Whether it’s for work, leisure or family commitments, it can be easy to let travel come between us and our regular workout routine. Faced with flight delays, day-long drives, gridlock traffic, unfamiliar foods, luggage constraints, climate changes and dueling time zones, it’s sometimes tempting to rationalize “skipping a day.”
But here’s the thing: When it comes to travel, exercise is a secret weapon to maintaining routine and well-being. It sets us up for success in everything from sound sleep, to crushing our 8 a.m. boardroom presentation, and maybe even a bit more patience in the airport security line.
The best part about taking your exercise routine on the road? With a little planning and flexibility, it’s easy! Here are some ideas:
Delayed flight? We’ve all been there. Rather than sitting and stewing, or eating more than you planned right before a red-eye trip because you are bored, take the opportunity to walk around the airport and get your heart rate up and circulation going. Take the stairs and skip the moving walkway. Stretch, lunge or do some gentle yoga or meditation in a quiet corner. Some airports have dedicated yoga rooms or spaces. Others have stretch rooms or even gyms.
Once you reach your destination, it can be tempting to indulge in Netflix, comfort food or that soft bed with pillows in six levels of firmness. But one of the best ways to ward off jetlag and adjust your sleep pattern, or recover from 8 hours in sitting in car, is exercise. If you talk with those who travel often, especially internationally, the first thing they do is take a run or walk around the city, head to the hotel gym for cardio or a swim, or do a simple workout routine right in their hotel room. There are tons of apps that can help you find great running or hiking routes in different locales, and many hotels offer running maps for their guests – just ask!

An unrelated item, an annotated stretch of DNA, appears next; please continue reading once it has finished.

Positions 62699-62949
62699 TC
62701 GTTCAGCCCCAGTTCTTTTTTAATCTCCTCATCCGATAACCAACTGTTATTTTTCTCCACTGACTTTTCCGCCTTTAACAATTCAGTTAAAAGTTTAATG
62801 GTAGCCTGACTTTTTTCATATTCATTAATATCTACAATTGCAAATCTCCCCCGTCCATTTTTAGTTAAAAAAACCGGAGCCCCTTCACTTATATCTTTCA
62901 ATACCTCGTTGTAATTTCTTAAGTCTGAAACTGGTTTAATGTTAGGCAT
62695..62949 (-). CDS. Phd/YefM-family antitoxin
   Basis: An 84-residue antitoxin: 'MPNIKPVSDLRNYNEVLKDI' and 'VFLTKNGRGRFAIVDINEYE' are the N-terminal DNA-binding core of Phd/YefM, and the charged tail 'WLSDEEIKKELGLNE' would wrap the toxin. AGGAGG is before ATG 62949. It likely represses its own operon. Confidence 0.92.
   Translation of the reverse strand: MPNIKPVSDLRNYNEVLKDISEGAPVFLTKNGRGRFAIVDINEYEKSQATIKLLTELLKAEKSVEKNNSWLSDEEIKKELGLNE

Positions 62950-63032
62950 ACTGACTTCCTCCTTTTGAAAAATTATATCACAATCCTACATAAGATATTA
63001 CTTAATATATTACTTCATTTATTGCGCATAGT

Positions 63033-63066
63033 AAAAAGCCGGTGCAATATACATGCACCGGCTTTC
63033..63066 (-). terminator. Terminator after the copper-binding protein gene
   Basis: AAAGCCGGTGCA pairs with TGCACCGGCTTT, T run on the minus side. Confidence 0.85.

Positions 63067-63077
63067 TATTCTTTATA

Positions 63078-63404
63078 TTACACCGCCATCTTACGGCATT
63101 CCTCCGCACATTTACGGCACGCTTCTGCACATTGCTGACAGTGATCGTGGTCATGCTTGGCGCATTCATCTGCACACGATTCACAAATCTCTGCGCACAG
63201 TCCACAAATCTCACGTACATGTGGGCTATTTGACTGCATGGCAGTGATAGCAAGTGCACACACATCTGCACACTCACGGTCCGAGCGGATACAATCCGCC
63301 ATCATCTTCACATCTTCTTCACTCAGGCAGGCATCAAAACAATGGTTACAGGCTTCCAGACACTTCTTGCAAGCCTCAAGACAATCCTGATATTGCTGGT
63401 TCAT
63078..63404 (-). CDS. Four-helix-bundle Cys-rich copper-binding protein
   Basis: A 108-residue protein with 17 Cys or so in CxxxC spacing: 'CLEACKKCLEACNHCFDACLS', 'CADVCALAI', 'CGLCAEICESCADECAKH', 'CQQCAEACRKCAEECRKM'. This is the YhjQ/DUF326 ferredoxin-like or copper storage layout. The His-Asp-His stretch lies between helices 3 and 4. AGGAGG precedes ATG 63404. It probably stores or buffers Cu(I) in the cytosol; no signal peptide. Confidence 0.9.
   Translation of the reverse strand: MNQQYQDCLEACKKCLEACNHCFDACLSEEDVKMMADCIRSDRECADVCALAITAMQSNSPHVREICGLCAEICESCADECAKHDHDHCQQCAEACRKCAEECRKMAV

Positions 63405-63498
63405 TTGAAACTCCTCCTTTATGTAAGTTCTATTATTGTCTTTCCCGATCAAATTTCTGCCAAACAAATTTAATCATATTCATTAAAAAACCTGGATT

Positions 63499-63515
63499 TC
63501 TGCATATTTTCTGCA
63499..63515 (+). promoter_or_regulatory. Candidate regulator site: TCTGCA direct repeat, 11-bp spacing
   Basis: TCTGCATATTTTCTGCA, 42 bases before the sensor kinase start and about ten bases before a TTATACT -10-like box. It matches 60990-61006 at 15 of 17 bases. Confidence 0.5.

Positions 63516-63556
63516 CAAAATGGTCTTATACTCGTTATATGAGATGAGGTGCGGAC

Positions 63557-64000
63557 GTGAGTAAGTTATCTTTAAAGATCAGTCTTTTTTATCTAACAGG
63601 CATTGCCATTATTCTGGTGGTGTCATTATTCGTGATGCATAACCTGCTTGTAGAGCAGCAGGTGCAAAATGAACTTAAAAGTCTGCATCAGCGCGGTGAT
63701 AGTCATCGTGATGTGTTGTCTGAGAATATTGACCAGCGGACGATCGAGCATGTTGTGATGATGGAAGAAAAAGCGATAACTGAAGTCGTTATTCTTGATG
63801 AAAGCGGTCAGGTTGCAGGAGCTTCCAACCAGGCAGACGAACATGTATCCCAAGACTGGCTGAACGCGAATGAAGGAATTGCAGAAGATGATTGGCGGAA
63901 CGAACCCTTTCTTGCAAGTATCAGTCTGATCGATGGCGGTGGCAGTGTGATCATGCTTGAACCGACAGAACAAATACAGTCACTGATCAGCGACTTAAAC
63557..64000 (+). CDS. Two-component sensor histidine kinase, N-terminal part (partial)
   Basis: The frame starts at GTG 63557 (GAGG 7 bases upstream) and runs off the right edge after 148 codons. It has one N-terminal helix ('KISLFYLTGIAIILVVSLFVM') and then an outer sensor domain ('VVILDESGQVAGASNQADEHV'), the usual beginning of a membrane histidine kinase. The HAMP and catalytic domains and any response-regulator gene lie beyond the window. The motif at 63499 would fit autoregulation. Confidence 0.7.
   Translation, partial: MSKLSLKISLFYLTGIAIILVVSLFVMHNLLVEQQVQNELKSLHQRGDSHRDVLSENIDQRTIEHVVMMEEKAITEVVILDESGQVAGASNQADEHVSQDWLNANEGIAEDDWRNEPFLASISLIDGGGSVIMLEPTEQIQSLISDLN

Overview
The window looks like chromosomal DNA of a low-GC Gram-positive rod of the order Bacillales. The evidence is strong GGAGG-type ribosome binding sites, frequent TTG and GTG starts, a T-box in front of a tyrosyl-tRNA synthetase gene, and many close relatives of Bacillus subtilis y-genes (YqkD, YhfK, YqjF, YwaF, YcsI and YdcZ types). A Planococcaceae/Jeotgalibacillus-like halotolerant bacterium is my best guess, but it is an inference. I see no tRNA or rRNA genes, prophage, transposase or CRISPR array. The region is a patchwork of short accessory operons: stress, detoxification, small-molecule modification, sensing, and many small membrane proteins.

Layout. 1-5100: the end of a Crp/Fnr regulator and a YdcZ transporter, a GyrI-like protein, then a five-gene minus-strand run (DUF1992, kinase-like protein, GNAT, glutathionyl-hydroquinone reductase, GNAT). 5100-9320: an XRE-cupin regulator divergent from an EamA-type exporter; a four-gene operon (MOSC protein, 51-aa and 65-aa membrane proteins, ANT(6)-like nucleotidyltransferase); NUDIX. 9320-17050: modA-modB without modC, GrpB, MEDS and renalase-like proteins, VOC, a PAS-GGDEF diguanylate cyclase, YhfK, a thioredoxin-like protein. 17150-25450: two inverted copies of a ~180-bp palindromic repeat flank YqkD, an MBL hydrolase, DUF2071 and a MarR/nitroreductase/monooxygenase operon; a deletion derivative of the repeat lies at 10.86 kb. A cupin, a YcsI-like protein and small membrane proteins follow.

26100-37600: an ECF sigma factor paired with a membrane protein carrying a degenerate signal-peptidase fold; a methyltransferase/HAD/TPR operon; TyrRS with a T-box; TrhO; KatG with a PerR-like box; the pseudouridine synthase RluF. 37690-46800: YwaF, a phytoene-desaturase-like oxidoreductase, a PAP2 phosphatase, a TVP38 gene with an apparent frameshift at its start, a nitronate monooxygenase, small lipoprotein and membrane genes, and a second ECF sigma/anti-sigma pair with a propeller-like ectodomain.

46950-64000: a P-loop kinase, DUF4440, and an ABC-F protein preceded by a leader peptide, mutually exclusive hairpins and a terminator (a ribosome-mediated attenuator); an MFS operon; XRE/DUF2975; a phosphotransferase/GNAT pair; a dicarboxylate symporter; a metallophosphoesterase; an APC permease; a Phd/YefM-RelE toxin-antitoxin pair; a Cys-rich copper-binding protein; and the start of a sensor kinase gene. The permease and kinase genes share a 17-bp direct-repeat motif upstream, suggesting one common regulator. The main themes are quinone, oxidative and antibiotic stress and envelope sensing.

Look to the locals. In many European towns and cities, the locals take river swims to get some exercise and cool off during hot summer evenings. Bike rentals are a fantastic option, too, and a great way to explore. If you visit somewhere for a week or more, look for a Meetup or similar group that fits with your favorite activities.
Routine is one of the most important aspects of regular exercise. So it can be difficult to decide you’re going to start running on a January trip to Boston, for example, when you usually do a HITT workout in your hometown gym or attend a Pilates class. Peleton and many other companies offer apps for around $20 a month that go way beyond just a stationary bike, and allow you to take your regular workout anywhere, and adjust it to your surroundings and circumstances.
Even if you are traveling with kids, a quick trip to a local park can give everyone some much-needed exercise. Some parks offer dedicated exercise stations, but you can always work in lunges, pushups, pull-ups, skipping, hopping and jogging to keep things light, fun and active.
Resistance bands are easy to pack in your suitcase, and lightweight. Bodyweight exercises can be enormously effective, but if you prefer to use light weights, get creative. You probably don’t want to pack those, so improvise with reusable water bottles, books or even canned goods if you are staying in a home or Airbnb. A jump rope can be a great travel option of you have limited space to exercise. If you have a membership with a large gym, some offer access to other locations. Even if you don’t have a membership, many gyms or smaller studios will offer a day or week pass for free or a special introductory rate. It’s always worth asking!
One key to making all of these options a reality is preparing with the right clothing and footwear. Comfortable shoes should always be part of your travel basics, along with a T-shirt, pullover or tank, and leggings, joggers or shorts. Many quick-dry technical fabrics offer odor protection, and you can always wash them in the sink or use the hotel laundry for longer trips. If you’re a swimmer, take your goggles and suit along in case the hotel offers a pool. If you travel often, especially for business, look for hotels that offer your preferred workout options, and join their loyalty club.
Lastly, always be aware of your safety and surroundings. If you visit a new city, ask the front desk of the hotel or your host if it’s safe to run or walk alone. Be mindful of air quality, temperature, uneven sidewalks and unfamiliar traffic patterns and pedestrian awareness, and if it doesn’t feel right to exercise outside, choose one of your indoor options. Armed with a just a bit of pre-trip planning and the feeling you’ll get after a great workout, pretty soon you’ll be a pro at taking your exercise plan on the road!